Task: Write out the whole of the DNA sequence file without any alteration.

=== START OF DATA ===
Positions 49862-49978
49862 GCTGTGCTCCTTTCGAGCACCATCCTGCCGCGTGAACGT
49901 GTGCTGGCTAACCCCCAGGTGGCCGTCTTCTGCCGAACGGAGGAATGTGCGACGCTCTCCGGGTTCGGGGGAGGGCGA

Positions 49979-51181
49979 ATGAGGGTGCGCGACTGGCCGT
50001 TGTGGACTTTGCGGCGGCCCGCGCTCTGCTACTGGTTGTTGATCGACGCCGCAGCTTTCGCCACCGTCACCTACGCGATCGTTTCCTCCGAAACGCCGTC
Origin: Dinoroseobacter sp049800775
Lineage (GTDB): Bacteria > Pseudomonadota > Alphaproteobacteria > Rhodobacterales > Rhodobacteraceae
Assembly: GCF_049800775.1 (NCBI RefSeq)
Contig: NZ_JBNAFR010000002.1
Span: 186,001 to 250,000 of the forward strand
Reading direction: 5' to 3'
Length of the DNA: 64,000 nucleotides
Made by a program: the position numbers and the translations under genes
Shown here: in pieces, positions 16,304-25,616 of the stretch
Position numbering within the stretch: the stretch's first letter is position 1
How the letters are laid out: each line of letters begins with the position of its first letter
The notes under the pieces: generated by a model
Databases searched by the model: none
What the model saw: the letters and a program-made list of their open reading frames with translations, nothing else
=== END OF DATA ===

Positions 49862-49978
49862 GCTGTGCTCCTTTCGAGCACCATCCTGCCGCGTGAACGT
49901 GTGCTGGCTAACCCCCAGGTGGCCGTCTTCTGCCGAACGGAGGAATGTGCGACGCTCTCCGGGTTCGGGGGAGGGCGA

Positions 49979-51181
49979 ATGAGGGTGCGCGACTGGCCGT
50001 TGTGGACTTTGCGGCGGCCCGCGCTCTGCTACTGGTTGTTGATCGACGCCGCAGCTTTCGCCACCGTCACCTACGCGATCGTTTCCTCCGAAACGCCGTC
Origin: Dinoroseobacter sp049800775
Lineage (GTDB): Bacteria > Pseudomonadota > Alphaproteobacteria > Rhodobacterales > Rhodobacteraceae
Assembly: GCF_049800775.1 (NCBI RefSeq)
Contig: NZ_JBNAFR010000002.1
Span: 186,001 to 250,000 of the forward strand
Reading direction: 5' to 3'
Length of the DNA: 64,000 nucleotides
Made by a program: the position numbers and the translations under genes
Shown here: in pieces, positions 16,304-25,616 of the stretch
Position numbering within the stretch: the stretch's first letter is position 1
How the letters are laid out: each line of letters begins with the position of its first letter
The notes under the pieces: generated by a model
Databases searched by the model: none
What the model saw: the letters and a program-made list of their open reading frames with translations, nothing else